Nan Tien Temple
Nan Tien Temple is a Buddhist temple complex, located in the industrial suburb of Berkeley, Australian city of Wollongong. Literally, Nan Tien Temple means Southern Heaven Temple which is one of the branch temples of the Taiwanese Fo Guang Shan Buddhist order. This temple was founded in 1967 by Venerable Hsing Yun. This Nan Tien Temple is one of the largest Buddhist temples in the Southern hemisphere.
Historical accounts of Nan Tien Temple
It is already mentioned that the Nan Tien Temple was founded as the branch temple of the Taiwanese Fo Guang Shan Buddhist order which was founded in 1967 in Taiwan by Venerable Master Hsing Yun. This order has around 120 branches throughout the world. Fo Guang Shan Buddhism is rooted in the Mahayana Tradition which emphasizes that Buddhahood is within everyone's potential reach. Fo Guang Shan followers strive to bring Buddhism into daily life.
The site for the temple was chosen by Venerable Master Hsing Yun and the land was donated by the Australian government. It was said that the site has the proximity to Mount Kembla and have an auspicious resemblance to a recumbent lion.
The Temple Complex
The Nan Tien Temple complex is a Chinese styled palace structure built using modern architectural techniques. The temple was designed by Australian architects, Jones Brewster Regan and built by Australian construction workers. The temple complex consists of semi-rural hillside site several square kilometers in size and is set amidst landscaped gardens.
The complex consists of meeting rooms, a museum, cultural, conference and accommodation facilities and also a restaurant along with two massive prayer halls- Great Mercy Shrine and the Great Hero Hall- which houses multiple monumental statues of Buddha and Bodhisattva, an eight-level pagoda. This pagoda serves as a columbarium intended to house the cremated remains of 7000 people.
The front hall houses images of Thousand-Handed Avalokitesvara, also known as Kuan Yin in Chinese culture while the main hall houses the images of Five Dhyani Buddhas- Amogasiddhi, Ratnasambhava,Vairocana, Amitabha, and Akshobhya. Both the halls houses thousands of tiny Buddha statues on the walls.
Since the temple complex incorporates the features of several styles of Buddhism, it is believed that the architecture of the complex is extraordinarily designed and built. The pagoda is built with the Chinese style of architecture with flying eaves and an angular profile while the main temples incorporate features of Tibetan monastic architecture. The main temple is multi-storey painted temple which is set atop of high stone platforms. The courtyards are designed with Japanese-style gardens, while the statues and shrines often incorporate bright, South-East Asian color schemes, in contrast to the more austere styles favored in China.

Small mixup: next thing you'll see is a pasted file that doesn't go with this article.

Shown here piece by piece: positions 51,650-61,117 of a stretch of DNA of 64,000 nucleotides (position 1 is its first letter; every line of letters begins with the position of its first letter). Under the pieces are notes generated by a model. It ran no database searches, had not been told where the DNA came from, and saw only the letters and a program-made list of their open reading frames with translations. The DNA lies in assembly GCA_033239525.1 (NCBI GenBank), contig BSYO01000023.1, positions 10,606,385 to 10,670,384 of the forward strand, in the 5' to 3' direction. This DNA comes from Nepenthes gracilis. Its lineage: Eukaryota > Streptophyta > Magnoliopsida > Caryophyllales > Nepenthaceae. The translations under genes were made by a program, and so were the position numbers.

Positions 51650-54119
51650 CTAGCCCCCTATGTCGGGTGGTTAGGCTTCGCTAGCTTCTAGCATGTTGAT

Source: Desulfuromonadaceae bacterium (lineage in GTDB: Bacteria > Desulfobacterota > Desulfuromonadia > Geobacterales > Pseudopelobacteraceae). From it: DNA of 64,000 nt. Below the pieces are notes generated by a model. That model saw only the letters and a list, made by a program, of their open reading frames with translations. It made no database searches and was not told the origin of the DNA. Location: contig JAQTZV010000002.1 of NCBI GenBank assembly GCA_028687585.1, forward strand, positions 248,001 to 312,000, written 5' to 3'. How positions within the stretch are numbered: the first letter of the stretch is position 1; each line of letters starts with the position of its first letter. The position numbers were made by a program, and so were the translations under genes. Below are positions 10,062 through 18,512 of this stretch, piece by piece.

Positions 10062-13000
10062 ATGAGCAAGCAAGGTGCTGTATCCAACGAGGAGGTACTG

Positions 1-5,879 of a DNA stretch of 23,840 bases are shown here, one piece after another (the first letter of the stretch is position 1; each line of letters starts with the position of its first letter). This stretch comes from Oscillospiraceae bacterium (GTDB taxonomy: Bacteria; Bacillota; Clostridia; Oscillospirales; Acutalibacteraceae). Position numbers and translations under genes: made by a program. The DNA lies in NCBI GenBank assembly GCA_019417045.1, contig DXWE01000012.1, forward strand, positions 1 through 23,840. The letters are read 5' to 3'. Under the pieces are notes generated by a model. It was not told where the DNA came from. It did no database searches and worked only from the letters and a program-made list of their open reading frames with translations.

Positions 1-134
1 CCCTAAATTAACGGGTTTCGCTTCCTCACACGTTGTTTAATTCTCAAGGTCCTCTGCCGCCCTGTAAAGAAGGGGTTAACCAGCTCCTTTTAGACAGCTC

Pilgrims at the Temple
The temple is one of the Wollongong's major attraction of the place. Therefore, the common people, Buddhist, and other followers visit this place most often. The temple conducts regular interval of retreats for pilgrims interested in Buddhism in general. So, there is accommodation facility along with restaurant for the visitors in the temple grounds adjacent to the large lotus pond. The accommodation consists of a 100 room motel style facility comfortable for all the visitors.
Nan Tien Temple is often regarded as an orthodox Buddhist temple by the local Chinese Buddhist in contrast with other shrines. These shrines are worship by Buddhist, Taoist, and mystical heroes in the same building. The temple complex also organizes various festivals.
Apart from daily Buddhist rituals in the temple, it also focuses on spreading the teachings of Buddha through Nan Tien Institute which is Australia's first government accredited tertiary institution. This institution is grounded in Buddhist values and wisdom which was opened in 2015. This institute is located opposite of the temple across the Princes Motorway.